This is a guest post by Kurt Michel, Senior Vice President Marketing at Veea.
The demand for 5G solutions is accelerating. Both businesses and consumers want faster, high capacity networks that provide reliable, ultra-low latency connectivity. Fast broadband is no longer a nice-to-have. With remote work, distance learning, and online health an everyday reality for the foreseeable future, high-speed connectivity is now woven into our everyday lives and has become essential infrastructure in the way we work, live, and play.
5G also enables high-bandwidth applications like augmented reality, vehicle automation, precision robotics, indoor positioning applications, camera and occupancy security applications, and real-time AI. Today, these applications are not practical because they are immersive, real-time, and too data intensive. 5G makes it possible to move large amounts of data across the last mile in real-time, with local edge computing required to process all that data for applications.
The opportunity for new revenue creation for telcos comes from these types of real-time services that require the combination of 5G and edge computing.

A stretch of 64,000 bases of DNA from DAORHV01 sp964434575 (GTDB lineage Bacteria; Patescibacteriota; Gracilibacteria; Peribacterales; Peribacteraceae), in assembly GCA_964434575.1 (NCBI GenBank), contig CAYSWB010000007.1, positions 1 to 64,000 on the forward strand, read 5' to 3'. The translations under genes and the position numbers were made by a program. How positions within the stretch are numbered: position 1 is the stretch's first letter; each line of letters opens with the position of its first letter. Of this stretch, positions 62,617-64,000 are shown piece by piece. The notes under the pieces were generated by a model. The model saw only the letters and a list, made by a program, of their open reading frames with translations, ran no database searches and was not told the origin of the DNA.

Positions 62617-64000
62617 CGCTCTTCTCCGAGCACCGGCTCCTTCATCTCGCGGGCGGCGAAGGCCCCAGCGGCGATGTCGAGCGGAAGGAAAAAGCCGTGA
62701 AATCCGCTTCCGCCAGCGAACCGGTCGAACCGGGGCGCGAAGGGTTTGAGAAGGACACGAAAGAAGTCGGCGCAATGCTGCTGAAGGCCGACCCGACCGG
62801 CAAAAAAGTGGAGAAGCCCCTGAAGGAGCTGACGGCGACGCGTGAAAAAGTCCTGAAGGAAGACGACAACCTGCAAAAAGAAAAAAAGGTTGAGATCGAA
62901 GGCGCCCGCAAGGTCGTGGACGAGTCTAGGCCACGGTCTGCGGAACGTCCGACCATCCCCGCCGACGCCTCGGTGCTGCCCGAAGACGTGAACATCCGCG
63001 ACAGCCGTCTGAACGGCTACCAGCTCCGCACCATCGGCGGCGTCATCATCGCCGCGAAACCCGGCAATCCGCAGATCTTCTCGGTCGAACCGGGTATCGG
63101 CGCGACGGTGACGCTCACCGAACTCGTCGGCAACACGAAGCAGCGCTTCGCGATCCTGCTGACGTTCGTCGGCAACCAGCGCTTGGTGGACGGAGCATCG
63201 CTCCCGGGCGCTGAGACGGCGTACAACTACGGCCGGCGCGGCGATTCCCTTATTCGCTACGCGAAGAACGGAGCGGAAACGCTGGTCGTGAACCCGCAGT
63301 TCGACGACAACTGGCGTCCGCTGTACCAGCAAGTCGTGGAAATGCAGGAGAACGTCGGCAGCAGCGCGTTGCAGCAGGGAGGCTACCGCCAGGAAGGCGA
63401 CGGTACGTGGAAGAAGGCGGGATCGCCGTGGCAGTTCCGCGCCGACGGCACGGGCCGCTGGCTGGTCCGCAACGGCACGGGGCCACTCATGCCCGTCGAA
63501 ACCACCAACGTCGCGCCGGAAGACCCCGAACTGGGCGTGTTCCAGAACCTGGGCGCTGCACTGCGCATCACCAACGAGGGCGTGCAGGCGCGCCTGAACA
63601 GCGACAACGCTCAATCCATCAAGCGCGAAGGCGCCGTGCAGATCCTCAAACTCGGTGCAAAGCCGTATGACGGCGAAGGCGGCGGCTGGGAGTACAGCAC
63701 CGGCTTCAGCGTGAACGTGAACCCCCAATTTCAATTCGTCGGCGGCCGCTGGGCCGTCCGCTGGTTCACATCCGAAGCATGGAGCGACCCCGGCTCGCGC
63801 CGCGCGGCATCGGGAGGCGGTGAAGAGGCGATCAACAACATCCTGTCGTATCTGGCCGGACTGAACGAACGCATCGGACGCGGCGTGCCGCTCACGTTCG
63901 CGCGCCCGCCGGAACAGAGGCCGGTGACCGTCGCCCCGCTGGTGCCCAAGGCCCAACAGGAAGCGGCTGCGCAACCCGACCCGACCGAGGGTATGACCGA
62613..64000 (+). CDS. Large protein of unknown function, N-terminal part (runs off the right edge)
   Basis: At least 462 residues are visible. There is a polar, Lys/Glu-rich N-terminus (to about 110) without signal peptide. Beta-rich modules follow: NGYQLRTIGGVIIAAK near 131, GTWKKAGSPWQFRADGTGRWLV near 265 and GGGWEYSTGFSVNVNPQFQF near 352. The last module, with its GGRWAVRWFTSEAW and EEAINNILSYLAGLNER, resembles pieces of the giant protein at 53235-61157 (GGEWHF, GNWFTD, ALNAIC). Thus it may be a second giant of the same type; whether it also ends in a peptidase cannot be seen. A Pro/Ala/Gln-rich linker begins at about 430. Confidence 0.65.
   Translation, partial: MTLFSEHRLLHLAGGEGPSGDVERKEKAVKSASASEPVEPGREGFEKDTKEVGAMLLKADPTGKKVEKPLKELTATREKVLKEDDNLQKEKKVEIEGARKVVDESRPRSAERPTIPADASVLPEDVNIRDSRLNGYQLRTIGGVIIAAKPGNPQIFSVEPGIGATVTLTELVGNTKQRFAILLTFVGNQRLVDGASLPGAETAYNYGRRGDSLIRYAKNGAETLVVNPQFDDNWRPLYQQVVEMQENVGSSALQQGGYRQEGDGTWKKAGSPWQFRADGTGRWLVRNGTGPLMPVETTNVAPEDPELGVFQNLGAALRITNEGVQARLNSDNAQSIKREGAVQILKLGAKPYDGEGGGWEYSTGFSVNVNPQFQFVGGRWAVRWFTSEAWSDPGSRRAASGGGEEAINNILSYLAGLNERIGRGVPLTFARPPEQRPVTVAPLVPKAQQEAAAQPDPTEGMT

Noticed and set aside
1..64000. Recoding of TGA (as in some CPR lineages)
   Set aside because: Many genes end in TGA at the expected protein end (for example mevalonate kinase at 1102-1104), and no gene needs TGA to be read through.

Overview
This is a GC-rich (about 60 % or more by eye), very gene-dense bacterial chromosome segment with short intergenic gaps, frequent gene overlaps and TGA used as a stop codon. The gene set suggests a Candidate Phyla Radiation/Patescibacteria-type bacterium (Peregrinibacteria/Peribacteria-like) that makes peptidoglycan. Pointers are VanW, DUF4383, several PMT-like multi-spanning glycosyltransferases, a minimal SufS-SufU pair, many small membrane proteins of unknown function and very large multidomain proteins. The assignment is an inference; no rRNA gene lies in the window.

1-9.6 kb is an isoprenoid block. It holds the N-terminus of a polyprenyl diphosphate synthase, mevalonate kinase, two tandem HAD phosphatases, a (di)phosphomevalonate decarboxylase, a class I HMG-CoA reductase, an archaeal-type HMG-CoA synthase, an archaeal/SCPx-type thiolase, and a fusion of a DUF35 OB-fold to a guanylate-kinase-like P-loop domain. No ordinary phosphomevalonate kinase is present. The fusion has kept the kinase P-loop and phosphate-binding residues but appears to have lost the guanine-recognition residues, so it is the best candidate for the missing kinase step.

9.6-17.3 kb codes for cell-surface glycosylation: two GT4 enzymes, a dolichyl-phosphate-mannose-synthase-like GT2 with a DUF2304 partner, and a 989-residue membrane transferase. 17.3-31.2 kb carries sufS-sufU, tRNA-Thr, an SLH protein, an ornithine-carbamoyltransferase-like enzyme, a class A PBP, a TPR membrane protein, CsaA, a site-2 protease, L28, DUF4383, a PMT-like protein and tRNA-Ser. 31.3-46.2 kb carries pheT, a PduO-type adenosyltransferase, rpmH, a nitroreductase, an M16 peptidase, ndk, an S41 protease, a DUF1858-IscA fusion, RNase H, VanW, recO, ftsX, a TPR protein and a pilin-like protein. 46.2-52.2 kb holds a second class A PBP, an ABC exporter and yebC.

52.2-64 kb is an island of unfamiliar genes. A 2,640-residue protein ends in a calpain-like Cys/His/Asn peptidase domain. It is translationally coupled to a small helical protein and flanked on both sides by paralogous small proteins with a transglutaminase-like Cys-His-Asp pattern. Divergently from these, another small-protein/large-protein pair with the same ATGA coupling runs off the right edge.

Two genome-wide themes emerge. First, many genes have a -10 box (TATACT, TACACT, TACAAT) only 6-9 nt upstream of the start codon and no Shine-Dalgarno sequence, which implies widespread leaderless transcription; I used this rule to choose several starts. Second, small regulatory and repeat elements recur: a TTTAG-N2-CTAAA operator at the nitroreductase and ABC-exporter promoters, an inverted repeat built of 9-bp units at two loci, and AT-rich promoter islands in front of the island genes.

These new services will only happen if the industry uses edge-processing capacity as an addition to core cloud capacity – not as a replacement. Just as SaaS eclipsed on-premise software, applications running at the edge will shift the cloud-computing paradigm from a centralized model to a more balanced, distributed model that combines the strengths of hyper-scale cloud-based processing with the responsiveness of edge-based processing.
This new model provides developers the best of both worlds. It also means software architects will have to design orchestration capabilities to use the combined processing capacity of both core and edge as a whole, allocating and partitioning where their applications run to take advantage of the unique and complementary benefits.
However, adding more compute capacity at the edge does not just mean building many smaller datacenters. The scale economies that drive the central cloud’s hyper-scale datacenter implementation, with racks and racks of servers contained in a single massive facility, do not exist at the edge of the network where user’s devices connect.
For an effective edge cloud, separate routers, IoT gateways, security systems, and processing servers from multiple different vendors – and the infrastructure and human support they require – are not the answer. Separate hardware elements create more failure points and require more support.